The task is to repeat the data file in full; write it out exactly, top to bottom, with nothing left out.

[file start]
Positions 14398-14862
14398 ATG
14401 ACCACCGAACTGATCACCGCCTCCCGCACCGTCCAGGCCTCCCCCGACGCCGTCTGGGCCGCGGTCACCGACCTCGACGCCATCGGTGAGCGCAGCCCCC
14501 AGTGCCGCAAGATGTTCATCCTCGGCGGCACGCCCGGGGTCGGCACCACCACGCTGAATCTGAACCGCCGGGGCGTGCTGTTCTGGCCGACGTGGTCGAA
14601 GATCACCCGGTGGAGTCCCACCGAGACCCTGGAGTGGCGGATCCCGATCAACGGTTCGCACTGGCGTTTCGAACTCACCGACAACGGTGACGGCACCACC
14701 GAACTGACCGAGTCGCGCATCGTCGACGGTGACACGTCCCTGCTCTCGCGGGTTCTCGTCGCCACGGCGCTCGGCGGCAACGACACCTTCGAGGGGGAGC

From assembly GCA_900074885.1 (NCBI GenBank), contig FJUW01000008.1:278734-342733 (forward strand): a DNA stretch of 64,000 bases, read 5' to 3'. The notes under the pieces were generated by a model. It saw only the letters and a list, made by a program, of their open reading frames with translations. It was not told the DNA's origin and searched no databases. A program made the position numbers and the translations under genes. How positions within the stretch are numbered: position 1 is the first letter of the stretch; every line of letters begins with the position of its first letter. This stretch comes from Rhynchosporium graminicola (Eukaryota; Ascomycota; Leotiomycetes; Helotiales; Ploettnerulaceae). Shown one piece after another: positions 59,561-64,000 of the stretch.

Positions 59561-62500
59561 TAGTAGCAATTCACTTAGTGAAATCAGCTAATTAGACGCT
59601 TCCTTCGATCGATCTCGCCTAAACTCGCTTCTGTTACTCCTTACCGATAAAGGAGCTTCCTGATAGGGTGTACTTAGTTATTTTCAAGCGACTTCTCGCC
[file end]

Positions 14398-14862
14398 ATG
14401 ACCACCGAACTGATCACCGCCTCCCGCACCGTCCAGGCCTCCCCCGACGCCGTCTGGGCCGCGGTCACCGACCTCGACGCCATCGGTGAGCGCAGCCCCC
14501 AGTGCCGCAAGATGTTCATCCTCGGCGGCACGCCCGGGGTCGGCACCACCACGCTGAATCTGAACCGCCGGGGCGTGCTGTTCTGGCCGACGTGGTCGAA
14601 GATCACCCGGTGGAGTCCCACCGAGACCCTGGAGTGGCGGATCCCGATCAACGGTTCGCACTGGCGTTTCGAACTCACCGACAACGGTGACGGCACCACC
14701 GAACTGACCGAGTCGCGCATCGTCGACGGTGACACGTCCCTGCTCTCGCGGGTTCTCGTCGCCACGGCGCTCGGCGGCAACGACACCTTCGAGGGGGAGC

From assembly GCA_900074885.1 (NCBI GenBank), contig FJUW01000008.1:278734-342733 (forward strand): a DNA stretch of 64,000 bases, read 5' to 3'. The notes under the pieces were generated by a model. It saw only the letters and a list, made by a program, of their open reading frames with translations. It was not told the DNA's origin and searched no databases. A program made the position numbers and the translations under genes. How positions within the stretch are numbered: position 1 is the first letter of the stretch; every line of letters begins with the position of its first letter. This stretch comes from Rhynchosporium graminicola (Eukaryota; Ascomycota; Leotiomycetes; Helotiales; Ploettnerulaceae). Shown one piece after another: positions 59,561-64,000 of the stretch.

Positions 59561-62500
59561 TAGTAGCAATTCACTTAGTGAAATCAGCTAATTAGACGCT
59601 TCCTTCGATCGATCTCGCCTAAACTCGCTTCTGTTACTCCTTACCGATAAAGGAGCTTCCTGATAGGGTGTACTTAGTTATTTTCAAGCGACTTCTCGCC